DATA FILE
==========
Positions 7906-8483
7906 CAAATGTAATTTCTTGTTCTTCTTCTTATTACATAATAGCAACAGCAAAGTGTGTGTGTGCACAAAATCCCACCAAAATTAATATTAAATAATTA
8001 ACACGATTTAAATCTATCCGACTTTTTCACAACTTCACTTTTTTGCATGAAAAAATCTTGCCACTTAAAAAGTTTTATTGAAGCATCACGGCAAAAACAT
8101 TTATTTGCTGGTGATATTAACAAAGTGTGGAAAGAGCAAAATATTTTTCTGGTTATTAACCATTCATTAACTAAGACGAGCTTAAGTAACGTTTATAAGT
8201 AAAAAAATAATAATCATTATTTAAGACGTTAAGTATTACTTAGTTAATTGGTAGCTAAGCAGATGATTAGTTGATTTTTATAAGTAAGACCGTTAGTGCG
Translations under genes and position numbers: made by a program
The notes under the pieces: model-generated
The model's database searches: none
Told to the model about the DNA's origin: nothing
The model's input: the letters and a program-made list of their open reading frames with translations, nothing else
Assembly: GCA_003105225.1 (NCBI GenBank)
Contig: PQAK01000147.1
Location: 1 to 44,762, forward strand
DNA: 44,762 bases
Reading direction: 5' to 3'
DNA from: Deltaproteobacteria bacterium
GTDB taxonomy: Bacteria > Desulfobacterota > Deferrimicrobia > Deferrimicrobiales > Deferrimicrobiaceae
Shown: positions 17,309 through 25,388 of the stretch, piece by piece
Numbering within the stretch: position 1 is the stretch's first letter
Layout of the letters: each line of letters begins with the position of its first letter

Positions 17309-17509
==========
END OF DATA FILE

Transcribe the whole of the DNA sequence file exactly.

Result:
Positions 7906-8483
7906 CAAATGTAATTTCTTGTTCTTCTTCTTATTACATAATAGCAACAGCAAAGTGTGTGTGTGCACAAAATCCCACCAAAATTAATATTAAATAATTA
8001 ACACGATTTAAATCTATCCGACTTTTTCACAACTTCACTTTTTTGCATGAAAAAATCTTGCCACTTAAAAAGTTTTATTGAAGCATCACGGCAAAAACAT
8101 TTATTTGCTGGTGATATTAACAAAGTGTGGAAAGAGCAAAATATTTTTCTGGTTATTAACCATTCATTAACTAAGACGAGCTTAAGTAACGTTTATAAGT
8201 AAAAAAATAATAATCATTATTTAAGACGTTAAGTATTACTTAGTTAATTGGTAGCTAAGCAGATGATTAGTTGATTTTTATAAGTAAGACCGTTAGTGCG
Translations under genes and position numbers: made by a program
The notes under the pieces: model-generated
The model's database searches: none
Told to the model about the DNA's origin: nothing
The model's input: the letters and a program-made list of their open reading frames with translations, nothing else
Assembly: GCA_003105225.1 (NCBI GenBank)
Contig: PQAK01000147.1
Location: 1 to 44,762, forward strand
DNA: 44,762 bases
Reading direction: 5' to 3'
DNA from: Deltaproteobacteria bacterium
GTDB taxonomy: Bacteria > Desulfobacterota > Deferrimicrobia > Deferrimicrobiales > Deferrimicrobiaceae
Shown: positions 17,309 through 25,388 of the stretch, piece by piece
Numbering within the stretch: position 1 is the stretch's first letter
Layout of the letters: each line of letters begins with the position of its first letter

Positions 17309-17509